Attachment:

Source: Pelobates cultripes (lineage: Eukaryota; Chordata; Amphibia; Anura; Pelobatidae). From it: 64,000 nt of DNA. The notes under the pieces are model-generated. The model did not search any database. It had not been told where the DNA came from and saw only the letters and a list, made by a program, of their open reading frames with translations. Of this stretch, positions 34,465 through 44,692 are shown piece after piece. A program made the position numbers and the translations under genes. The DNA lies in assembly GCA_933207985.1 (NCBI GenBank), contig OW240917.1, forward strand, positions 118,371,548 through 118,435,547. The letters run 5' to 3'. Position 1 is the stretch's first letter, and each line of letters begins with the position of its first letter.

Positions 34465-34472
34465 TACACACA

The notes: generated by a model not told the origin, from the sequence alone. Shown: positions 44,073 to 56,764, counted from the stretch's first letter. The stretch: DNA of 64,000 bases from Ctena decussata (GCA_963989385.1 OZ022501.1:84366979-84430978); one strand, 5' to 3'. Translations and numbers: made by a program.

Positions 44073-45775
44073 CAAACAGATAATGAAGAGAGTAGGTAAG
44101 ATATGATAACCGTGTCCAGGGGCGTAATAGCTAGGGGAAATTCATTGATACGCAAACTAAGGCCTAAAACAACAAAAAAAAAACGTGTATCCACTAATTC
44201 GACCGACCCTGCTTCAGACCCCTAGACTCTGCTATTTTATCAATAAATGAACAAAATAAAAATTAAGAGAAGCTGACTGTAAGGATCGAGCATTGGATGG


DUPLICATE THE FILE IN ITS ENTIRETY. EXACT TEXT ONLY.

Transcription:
Source: Pelobates cultripes (lineage: Eukaryota; Chordata; Amphibia; Anura; Pelobatidae). From it: 64,000 nt of DNA. The notes under the pieces are model-generated. The model did not search any database. It had not been told where the DNA came from and saw only the letters and a list, made by a program, of their open reading frames with translations. Of this stretch, positions 34,465 through 44,692 are shown piece after piece. A program made the position numbers and the translations under genes. The DNA lies in assembly GCA_933207985.1 (NCBI GenBank), contig OW240917.1, forward strand, positions 118,371,548 through 118,435,547. The letters run 5' to 3'. Position 1 is the stretch's first letter, and each line of letters begins with the position of its first letter.

Positions 34465-34472
34465 TACACACA

The notes: generated by a model not told the origin, from the sequence alone. Shown: positions 44,073 to 56,764, counted from the stretch's first letter. The stretch: DNA of 64,000 bases from Ctena decussata (GCA_963989385.1 OZ022501.1:84366979-84430978); one strand, 5' to 3'. Translations and numbers: made by a program.

Positions 44073-45775
44073 CAAACAGATAATGAAGAGAGTAGGTAAG
44101 ATATGATAACCGTGTCCAGGGGCGTAATAGCTAGGGGAAATTCATTGATACGCAAACTAAGGCCTAAAACAACAAAAAAAAAACGTGTATCCACTAATTC
44201 GACCGACCCTGCTTCAGACCCCTAGACTCTGCTATTTTATCAATAAATGAACAAAATAAAAATTAAGAGAAGCTGACTGTAAGGATCGAGCATTGGATGG